On Air Now
Smooth Classics with Margherita Taylor 10pm - 1am
Tonight's concert features Elgar's evergreen Cello Concerto and Schubert's marvellous Octet.
Somebody once said that the way Elgar chooses to open his Cello Concerto, with those tortured chords sounding as if they have to be excavated from the cello face, is as if Shakespeare had started Hamlet at ‘To be or not to be’. Most concertos take a little time to come to their main point. if they don’t make you wait until the slow movement – and many do – for their crux, they at least keep the listener waiting through a short orchestral introduction. Elgar was having none of it. Perhaps the timing of the composition explains it all. In 1918, and aged 61, he had gone through the period of his life where he would have been regarded as a budding composer. In fact, he had already been acknowledged as a national treasure for some time. Now, he was seriously wondering whether some critics were right to write him off as a spent force. He came around from the anaesthetic after an operation to remove an infected tonsil with this tune already in his head, so he wasn’t going to let it go to waste. he didn’t and it remains one of the most English of all pieces of English music.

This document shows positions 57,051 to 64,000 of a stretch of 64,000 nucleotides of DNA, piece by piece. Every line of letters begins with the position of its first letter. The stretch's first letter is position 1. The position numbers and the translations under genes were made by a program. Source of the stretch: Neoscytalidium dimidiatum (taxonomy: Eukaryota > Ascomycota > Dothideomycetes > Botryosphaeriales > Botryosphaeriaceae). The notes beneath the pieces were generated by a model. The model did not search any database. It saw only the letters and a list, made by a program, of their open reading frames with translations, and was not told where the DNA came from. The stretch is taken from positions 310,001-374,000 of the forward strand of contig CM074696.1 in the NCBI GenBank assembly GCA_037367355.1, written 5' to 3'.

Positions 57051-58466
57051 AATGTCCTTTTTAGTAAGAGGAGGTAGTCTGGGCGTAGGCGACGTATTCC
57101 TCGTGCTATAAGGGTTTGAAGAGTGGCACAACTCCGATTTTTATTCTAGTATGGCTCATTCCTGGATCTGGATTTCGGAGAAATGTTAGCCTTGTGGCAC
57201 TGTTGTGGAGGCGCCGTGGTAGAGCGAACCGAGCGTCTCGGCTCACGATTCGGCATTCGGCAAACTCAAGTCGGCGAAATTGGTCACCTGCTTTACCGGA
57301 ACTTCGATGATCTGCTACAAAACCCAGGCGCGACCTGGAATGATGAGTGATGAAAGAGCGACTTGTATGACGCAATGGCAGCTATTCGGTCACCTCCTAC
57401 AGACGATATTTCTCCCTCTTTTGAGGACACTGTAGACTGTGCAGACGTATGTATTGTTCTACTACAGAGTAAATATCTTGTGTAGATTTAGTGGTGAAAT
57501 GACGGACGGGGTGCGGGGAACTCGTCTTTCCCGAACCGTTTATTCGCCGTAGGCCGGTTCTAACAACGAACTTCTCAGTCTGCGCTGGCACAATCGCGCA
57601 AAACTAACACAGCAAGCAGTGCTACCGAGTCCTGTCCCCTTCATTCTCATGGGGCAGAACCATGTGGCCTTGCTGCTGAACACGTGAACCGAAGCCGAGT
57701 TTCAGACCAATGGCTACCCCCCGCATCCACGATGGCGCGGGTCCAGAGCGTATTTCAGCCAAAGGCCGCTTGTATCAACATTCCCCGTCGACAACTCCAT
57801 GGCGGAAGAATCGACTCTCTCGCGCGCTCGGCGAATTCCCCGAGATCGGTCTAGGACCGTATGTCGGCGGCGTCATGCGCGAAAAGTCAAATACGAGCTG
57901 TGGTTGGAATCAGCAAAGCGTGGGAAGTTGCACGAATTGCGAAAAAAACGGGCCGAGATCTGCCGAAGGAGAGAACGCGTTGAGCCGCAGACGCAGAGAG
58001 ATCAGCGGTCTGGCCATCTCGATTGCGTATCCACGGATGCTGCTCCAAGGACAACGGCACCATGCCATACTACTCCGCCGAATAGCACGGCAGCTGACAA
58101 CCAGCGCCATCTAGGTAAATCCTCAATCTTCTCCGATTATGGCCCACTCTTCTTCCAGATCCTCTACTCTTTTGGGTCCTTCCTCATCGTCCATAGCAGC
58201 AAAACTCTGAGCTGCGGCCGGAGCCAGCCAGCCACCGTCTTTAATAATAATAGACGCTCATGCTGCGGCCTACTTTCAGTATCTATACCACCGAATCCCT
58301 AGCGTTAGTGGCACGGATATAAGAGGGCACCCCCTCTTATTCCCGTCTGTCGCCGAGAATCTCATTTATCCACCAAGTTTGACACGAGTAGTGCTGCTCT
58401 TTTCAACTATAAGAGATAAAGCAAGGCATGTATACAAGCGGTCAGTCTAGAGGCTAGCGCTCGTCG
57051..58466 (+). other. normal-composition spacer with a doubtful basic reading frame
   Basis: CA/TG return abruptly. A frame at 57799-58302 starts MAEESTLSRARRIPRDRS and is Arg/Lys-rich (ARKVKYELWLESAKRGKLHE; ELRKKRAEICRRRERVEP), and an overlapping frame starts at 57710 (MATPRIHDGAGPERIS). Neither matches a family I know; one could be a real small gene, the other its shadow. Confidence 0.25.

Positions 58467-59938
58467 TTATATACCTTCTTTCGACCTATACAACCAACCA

The second piece in tonight's concert - Felix Mendelssohn's Octet in E flat major - is played with great vitality and precision by members of the Australian Chamber Orchestra. This superb ensemble are completely at home with Mendelssohn's breakthrough masterpiece. Conceived on a grand scale, the 16-year old composer even stated on the title page of the score that the work must be played 'in the style of a symphony'. One critic has written, 'Its youthful verve, brilliance and perfection make it one of the miracles of nineteenth-century music.'
Ancient Airs and Dances is a set of three orchestral suites by Italian composer Ottorino Respighi. In addition to being a renowned composer and conductor, Respighi was also a notable musicologist. His interest in Italian music of the 16th, 17th, and 18th centuries led him to compose works inspired by the music of these periods. Suite No. 1 was composed in 1917. It was based on Renaissance lute pieces by Simone Molinaro, Vincenzo Galilei (father of Galileo Galilei), Michael Praetorius, and additional anonymous composers.
John Field is known as the creator of the 'nocturne' - a form championed most notably by Chopin. And indeed Field's piano concertos bear some resemblance to Chopin's. Tonight's lively and exciting performance of his seventh piano concerto is truly outstanding. The London Mozart Players and soloist Micael O’Rourke bring out the work's glorious sense of joy.
Edward Elgar: Cello Concerto in E minor
Cello: Jamie Walton
Alexander Briger conducts the Philharmonia Orchestra
Felix Mendelssohn: Octet in E flat major
Members of the Australian Chamber Orchestra
Ottorino Respighi: Ancient Airs and Dances – Suite No.1
Orpheus Chamber Orchestra
John Field: Piano Concerto No.7 in C major
Piano: Miceal O'Rourke
Matthias Bamert conducts the London Mozart Players